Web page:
Good evening! It's been a while since I've written a game review. I want to take the time to discuss and analysis BioShock: The Collection. Initially, the BioShock games were released on the Xbox 360 and PlayStation 3 systems. The complete series was remastered in 2016 for the Xbox One and PlayStation 4. This was very exciting news for me because I didn't own the previous generation of game systems. I heard a lot of great things about BioShock and this was my chance to experience the games first hand. The disc includes BioShock, BioShock 2, and BioShock: Infinite. It also includes the original downloadable content. Sixty dollars for three games and the DLC. What a deal! I'll explain the best and worst elements of each game below. This is going to be a lengthy review because I'm going to talk about all three games. If you feel fatigued, just come back later. You can read my blog any time.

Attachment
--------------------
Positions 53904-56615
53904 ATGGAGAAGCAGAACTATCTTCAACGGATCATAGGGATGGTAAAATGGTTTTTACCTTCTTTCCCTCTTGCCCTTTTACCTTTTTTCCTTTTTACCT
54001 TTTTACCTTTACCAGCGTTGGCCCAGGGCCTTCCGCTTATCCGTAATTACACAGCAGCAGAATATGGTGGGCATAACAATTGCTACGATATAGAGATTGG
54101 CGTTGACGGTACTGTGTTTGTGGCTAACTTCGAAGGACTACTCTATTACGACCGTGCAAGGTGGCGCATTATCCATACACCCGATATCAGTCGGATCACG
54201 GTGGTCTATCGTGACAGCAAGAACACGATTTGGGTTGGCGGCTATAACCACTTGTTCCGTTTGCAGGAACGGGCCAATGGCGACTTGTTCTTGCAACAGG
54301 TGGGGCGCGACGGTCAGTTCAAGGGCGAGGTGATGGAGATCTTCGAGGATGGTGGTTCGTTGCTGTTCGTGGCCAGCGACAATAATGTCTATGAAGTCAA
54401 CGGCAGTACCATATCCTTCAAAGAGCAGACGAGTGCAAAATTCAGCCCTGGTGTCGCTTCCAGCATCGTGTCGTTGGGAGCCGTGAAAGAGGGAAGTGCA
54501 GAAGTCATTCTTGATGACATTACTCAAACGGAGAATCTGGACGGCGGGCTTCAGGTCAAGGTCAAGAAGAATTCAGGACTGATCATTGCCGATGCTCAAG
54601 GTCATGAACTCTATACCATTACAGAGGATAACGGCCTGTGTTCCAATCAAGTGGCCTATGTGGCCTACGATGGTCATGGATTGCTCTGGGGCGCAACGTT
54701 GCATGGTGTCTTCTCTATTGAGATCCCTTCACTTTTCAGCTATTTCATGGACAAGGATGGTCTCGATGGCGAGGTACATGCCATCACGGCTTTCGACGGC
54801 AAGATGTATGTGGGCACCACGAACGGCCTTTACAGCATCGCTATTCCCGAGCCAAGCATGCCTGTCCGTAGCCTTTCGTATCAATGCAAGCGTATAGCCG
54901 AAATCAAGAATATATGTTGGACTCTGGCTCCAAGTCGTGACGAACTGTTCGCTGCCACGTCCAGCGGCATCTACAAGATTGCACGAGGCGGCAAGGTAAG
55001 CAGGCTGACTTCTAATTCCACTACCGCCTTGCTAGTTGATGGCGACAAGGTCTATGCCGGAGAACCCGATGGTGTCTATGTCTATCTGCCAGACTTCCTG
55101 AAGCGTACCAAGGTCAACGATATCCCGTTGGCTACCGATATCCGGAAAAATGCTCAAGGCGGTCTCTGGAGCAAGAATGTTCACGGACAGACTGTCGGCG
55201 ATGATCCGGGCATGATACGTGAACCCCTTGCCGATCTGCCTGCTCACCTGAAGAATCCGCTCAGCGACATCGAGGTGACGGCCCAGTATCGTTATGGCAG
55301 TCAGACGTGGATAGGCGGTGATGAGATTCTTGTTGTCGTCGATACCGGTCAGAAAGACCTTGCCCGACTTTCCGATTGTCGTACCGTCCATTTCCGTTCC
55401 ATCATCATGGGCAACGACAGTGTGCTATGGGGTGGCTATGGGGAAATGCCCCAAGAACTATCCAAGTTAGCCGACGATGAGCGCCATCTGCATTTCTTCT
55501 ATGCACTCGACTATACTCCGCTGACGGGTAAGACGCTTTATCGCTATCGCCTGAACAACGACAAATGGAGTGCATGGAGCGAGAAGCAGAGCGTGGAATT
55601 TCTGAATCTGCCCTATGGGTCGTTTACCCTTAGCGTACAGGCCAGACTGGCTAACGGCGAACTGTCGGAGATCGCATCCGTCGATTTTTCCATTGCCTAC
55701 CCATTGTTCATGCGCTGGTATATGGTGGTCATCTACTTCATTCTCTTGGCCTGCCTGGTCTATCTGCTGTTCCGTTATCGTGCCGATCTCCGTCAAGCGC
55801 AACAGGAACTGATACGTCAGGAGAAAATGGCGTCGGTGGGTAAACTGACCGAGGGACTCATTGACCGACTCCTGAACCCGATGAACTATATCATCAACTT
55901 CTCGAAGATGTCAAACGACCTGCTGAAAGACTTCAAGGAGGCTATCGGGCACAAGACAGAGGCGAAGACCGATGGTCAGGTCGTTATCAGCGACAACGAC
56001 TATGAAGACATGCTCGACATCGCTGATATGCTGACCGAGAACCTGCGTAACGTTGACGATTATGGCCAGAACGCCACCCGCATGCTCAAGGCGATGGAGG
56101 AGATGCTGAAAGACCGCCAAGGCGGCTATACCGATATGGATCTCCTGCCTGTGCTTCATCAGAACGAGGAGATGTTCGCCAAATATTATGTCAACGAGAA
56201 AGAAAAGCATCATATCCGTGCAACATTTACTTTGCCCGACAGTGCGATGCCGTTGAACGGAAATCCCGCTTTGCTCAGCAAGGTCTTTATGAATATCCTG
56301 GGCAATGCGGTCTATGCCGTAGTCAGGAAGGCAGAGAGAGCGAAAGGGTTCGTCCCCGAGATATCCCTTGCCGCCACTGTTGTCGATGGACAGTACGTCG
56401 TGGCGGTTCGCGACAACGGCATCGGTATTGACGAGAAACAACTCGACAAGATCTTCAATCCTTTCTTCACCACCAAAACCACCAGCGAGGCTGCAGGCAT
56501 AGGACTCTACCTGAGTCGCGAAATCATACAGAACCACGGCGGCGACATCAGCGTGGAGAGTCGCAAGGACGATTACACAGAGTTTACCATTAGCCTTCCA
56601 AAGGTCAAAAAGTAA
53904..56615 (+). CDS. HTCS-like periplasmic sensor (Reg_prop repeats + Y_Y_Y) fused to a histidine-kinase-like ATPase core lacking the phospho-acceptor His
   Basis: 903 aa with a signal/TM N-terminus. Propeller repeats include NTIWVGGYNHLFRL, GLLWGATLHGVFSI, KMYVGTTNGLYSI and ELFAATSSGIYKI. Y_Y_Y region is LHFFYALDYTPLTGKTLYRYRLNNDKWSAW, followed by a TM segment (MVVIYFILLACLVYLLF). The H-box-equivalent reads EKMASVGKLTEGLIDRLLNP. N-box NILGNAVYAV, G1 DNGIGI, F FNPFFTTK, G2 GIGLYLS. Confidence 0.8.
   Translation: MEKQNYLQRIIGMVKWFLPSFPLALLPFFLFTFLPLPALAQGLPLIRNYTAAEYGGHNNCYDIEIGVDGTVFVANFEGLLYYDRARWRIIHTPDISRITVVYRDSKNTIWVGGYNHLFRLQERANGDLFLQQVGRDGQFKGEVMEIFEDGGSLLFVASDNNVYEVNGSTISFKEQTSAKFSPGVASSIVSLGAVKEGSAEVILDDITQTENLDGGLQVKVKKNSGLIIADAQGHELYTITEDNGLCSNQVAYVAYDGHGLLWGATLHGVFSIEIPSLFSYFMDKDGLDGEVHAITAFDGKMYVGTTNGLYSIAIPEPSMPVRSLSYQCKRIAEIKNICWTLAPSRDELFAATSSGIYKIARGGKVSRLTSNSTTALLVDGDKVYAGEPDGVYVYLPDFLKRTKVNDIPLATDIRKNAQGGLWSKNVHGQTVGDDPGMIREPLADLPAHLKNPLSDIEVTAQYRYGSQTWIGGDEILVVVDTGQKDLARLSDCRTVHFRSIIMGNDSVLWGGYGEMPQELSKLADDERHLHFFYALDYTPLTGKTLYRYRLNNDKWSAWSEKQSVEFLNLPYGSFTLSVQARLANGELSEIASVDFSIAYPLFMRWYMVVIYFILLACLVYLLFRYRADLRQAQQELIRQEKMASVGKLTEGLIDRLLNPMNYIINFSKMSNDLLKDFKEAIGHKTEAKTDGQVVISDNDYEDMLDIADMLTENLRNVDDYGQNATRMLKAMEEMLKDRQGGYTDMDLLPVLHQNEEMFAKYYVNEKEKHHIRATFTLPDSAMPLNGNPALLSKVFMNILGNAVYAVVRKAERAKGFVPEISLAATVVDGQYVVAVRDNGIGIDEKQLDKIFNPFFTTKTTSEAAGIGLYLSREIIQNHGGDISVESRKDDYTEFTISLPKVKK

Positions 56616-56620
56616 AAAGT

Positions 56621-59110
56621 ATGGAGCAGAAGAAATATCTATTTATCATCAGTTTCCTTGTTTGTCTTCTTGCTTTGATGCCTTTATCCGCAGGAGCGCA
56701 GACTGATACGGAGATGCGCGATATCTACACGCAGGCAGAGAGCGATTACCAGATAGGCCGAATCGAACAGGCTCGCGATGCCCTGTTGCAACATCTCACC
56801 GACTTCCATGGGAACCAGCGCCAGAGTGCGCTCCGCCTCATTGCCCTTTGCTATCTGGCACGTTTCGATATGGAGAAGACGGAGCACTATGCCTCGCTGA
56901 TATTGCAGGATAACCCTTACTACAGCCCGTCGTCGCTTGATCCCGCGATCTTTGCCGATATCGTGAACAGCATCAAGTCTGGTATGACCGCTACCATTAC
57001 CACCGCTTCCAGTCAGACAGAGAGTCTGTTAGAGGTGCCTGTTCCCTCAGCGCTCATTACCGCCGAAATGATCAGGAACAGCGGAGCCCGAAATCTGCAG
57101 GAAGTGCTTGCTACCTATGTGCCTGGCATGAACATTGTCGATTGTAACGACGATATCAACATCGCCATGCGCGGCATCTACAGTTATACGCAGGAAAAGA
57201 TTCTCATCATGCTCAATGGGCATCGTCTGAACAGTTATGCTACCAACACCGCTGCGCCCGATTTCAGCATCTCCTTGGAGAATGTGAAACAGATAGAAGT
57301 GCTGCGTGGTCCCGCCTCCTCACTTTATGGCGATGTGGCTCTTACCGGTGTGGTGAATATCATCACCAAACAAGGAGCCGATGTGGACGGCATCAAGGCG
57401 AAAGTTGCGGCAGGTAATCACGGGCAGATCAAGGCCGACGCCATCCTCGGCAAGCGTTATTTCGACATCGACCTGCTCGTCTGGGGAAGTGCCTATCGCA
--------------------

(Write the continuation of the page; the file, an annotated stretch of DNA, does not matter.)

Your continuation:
What on earth is BioShock? It's a dystopian first person game that takes place in an underwater city called Rapture. The player is a mysterious character named Jack who crash lands in front of a lighthouse. He enters the lighthouse and accidentally takes an elevator ride to Rapture. Unfortunately, Jack's interesting journey becomes a nightmare when he realizes the entire city has fallen into chaos with deformed enemies called Splicers and their experiments; Big Daddies. The player needs to escape while uncovering the strange reason why everything went wrong.